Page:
It was all too familiar. Flashes of last year’s selection process flooded my head as déjà vu set in. The conference table was covered with charts and spreadsheets. Torn pages from a notebook, newspaper clippings, and box scores were scattered across the floor. The arguments grew louder and the gap widened.
“That team needed her,” said Southington Observer editor John Goralski. “She made the difference in that season.”
I thought that this year’s selection process of The Southington Observer’s Athletes of the Year was going to be easier than last year’s, but was I wrong. Sure, we argued last year, but it was understandable because of the split in coverage during the seasons. Goralski covered the fall and part of the winter. I covered the other half of the winter and the spring. Picks were prejudiced and choices were biased.
Don’t get me wrong. There are a lot of things that we agree on, but this wasn’t one of them.
“He should be the male athlete of the year, and you know it,” I said. “All-state selections in multiple sports are almost unheard of.”
Goralski had been deciding the athletes of the year for over a decade before he left the sport writer’s chair for good last January. Of course, last year’s candidates turned into a heated argument that had to be broken up by the pizza delivery guy. I stormed out of the office and threatened to quit.
This year’s selection process was heading in the same direction. We met day after day to discuss candidates, and every meeting ended in an argument. But then everything changed.
One week before deadline, Goralski surrendered. The final decision was in my hands, he said. I was shocked, but never before had I been left with such a dilemma.
I spent the rest of the week trying to figure it out. I pinned notes, graphs, and statistics to my bedroom wall. I even asked other people’s opinion, including coaches. I was losing sleep over it.
One night I woke up in a cold sweat, and it hit me. I wasn’t asking the right question: what athlete meant the most to their teams?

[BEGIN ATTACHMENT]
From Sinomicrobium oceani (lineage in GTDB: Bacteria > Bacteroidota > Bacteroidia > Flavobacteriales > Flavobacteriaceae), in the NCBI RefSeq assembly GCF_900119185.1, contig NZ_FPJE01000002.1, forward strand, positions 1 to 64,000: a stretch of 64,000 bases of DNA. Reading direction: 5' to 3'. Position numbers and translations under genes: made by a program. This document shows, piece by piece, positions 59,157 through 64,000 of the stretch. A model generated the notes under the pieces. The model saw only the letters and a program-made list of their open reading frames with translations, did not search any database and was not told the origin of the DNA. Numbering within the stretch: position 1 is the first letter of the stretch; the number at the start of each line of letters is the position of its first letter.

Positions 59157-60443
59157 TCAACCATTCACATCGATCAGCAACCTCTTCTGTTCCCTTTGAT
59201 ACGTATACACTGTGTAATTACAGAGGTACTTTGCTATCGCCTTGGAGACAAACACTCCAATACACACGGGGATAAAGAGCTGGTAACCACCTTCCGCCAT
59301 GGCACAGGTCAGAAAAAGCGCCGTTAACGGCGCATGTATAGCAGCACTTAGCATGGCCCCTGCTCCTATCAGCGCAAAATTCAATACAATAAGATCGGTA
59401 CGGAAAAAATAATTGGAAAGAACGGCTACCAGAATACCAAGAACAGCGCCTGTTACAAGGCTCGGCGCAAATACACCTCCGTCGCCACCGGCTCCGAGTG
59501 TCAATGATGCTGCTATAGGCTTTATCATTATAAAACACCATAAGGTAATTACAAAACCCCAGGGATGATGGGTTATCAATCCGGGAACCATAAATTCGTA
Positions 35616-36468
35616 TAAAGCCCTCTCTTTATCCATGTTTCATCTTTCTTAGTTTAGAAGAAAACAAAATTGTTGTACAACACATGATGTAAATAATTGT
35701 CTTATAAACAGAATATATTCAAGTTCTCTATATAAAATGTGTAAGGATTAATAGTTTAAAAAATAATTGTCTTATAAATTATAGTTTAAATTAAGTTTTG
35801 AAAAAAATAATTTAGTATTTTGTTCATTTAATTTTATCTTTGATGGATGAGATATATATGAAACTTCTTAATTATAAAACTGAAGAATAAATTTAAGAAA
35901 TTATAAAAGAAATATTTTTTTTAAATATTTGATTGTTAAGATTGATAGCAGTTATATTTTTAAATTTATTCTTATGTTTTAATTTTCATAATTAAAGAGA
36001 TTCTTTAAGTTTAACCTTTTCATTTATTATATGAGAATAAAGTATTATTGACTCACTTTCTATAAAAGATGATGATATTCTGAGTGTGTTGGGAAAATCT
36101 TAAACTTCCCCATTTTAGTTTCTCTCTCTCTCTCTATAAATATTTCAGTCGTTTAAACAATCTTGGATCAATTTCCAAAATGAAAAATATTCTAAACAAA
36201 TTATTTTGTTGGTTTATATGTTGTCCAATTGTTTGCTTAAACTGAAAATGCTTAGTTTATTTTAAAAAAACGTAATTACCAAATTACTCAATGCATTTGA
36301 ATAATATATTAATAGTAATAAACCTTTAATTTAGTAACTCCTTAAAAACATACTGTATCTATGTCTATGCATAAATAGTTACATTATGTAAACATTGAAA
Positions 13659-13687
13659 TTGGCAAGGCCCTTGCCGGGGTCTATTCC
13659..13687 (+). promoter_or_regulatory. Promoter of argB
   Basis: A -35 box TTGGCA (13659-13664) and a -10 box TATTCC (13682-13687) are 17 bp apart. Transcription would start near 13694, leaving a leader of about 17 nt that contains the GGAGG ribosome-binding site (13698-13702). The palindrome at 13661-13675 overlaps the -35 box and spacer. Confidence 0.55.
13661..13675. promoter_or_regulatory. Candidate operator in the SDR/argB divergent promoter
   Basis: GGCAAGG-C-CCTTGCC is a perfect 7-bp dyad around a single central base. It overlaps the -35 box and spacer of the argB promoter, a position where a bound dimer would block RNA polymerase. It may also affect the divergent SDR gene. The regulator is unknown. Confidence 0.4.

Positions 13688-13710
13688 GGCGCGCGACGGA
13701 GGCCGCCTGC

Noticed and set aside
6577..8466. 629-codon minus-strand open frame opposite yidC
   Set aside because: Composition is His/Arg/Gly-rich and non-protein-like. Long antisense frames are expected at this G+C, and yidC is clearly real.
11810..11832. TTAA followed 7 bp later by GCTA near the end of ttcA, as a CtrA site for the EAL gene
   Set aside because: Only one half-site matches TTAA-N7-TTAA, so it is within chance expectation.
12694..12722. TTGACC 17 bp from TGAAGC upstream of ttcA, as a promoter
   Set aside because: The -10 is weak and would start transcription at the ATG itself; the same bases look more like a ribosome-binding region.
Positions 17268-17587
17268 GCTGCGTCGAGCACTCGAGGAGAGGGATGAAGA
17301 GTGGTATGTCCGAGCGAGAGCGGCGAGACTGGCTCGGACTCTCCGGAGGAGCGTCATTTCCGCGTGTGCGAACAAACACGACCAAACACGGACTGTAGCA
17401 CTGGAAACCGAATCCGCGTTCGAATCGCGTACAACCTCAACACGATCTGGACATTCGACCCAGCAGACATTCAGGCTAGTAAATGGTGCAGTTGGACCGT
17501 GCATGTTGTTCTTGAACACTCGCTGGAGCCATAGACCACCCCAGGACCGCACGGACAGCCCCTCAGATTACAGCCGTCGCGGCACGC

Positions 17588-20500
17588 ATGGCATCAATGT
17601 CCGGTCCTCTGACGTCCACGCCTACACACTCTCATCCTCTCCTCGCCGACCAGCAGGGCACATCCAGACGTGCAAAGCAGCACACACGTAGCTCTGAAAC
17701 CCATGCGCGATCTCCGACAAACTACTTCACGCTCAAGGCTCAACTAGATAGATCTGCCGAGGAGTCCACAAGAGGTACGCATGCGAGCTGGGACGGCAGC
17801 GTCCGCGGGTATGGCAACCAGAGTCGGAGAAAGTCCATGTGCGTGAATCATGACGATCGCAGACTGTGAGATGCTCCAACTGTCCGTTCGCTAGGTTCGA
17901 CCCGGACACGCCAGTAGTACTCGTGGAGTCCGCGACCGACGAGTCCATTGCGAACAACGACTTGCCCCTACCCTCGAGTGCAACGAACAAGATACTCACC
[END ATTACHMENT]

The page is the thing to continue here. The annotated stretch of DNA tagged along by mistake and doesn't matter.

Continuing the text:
My dilemma was solved. It was more than just stats. These two athletes not only went above and beyond on the playing field, but they also excelled off of it as well.
It was difficult, but that’s what happens when you try to pick one female and one male to represent a class of 467 graduating seniors. The Class of 2016 had approximately 138 student-athletes with 42 multi-sport athletes and eight that competed throughout all three seasons. Choosing just one female and one male in a group of so many talented athletes was an almost impossible challenge.
Obviously success on the field is a crucial factor, but we also consider athleticism, sportsmanship, teamwork, and integrity. Versatility has come to be a very heavily weighted category, but with so many multi-sport athletes, it doesn’t thin the field too much. Grades can tip the scales. Extra-curricular activities are measured, and intangibles always matter.
This has been a truly special year, so choosing The Observer’s Athletes of the Year has been no easy task. We made arguments for every single three-sport athlete, and this class had a number of good ones. Gabi Napoli, Jami Pliego, Kali Pliego, Lauren Perkowski, and Sean Garrison never seemed to stop as a group of distance runners that started in the fall, continued through the winter, and kept going in the spring.
Other three-sport athletes included Emily Maciejewski and Kelsea Allen.
There were two-sport athletes like Emily Mankus, Natalie Wadolowski, Sam Lohneiss, Andrew Rogalski, Jake Testa, Jarod Florian, Kyle Bunko, and Logan LaRosa. And there were also players dominant in one sport, like Andrew Szandrocha, Andrew Szymanski, Austin Bull, Austin Morin, Ben Chasse, Chris Gamber, Drew Farkas, Erik Schneider, Jack Dietz, and Jack Rivers. And the list goes on.
There were so many girls that could be singled out as Athletes of the Year that it boggles the mind: Natalie Wadolowski, Gabi Napoli, Erin Angelillo, Emily Maciejewski, and Sam Lohneiss. Ultimately it came down to Erin Angelillo because of her comeback story from the soccer field to the track.
Then there were the boys. Once again, you could make an argument for a number of top athletes: Logan LaRosa, Sean Garrison, Ryan Burrill, Andrew Rogalski, and Jarod Florian.
Ultimately, it came down to Ryan Burrill because of his actions on the field, as well as off of it.
So thank you to all the athletes that left us with great memories, a host of conference titles and records, and proved—once again—that Southington High School is one of the best all-around sports programs that this state has ever seen. The bar has been raised again for the Class of 2012. Who will rise to the top? Who will dominate the conversation next year, on and off the field? Who will earn that “S” that Southington athletes wear on their chests?
Which ones will battle for next year’s title? You’ll have to wait and see…
To comment on this story or to contact sports writer Brian Jennings, email him at BJennings@SouthingtonObserver.com.